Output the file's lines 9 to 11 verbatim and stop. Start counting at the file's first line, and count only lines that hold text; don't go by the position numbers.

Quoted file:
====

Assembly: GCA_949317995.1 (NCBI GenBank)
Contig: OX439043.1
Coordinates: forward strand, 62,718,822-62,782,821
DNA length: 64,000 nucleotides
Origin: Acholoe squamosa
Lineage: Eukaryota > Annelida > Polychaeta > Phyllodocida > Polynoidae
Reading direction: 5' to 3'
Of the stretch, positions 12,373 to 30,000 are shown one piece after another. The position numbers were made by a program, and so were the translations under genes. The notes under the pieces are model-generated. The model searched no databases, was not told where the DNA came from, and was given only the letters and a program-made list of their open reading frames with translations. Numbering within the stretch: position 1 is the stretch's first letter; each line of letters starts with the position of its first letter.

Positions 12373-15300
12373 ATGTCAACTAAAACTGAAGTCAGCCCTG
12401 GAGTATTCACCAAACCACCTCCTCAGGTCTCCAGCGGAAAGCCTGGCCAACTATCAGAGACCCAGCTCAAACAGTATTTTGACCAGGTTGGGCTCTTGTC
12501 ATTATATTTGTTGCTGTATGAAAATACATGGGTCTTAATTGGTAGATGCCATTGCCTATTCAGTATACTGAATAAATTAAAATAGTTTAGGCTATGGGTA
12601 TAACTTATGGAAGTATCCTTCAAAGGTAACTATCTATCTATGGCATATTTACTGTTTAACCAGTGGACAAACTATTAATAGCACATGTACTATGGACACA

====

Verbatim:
Positions 12373-15300
12373 ATGTCAACTAAAACTGAAGTCAGCCCTG
12401 GAGTATTCACCAAACCACCTCCTCAGGTCTCCAGCGGAAAGCCTGGCCAACTATCAGAGACCCAGCTCAAACAGTATTTTGACCAGGTTGGGCTCTTGTC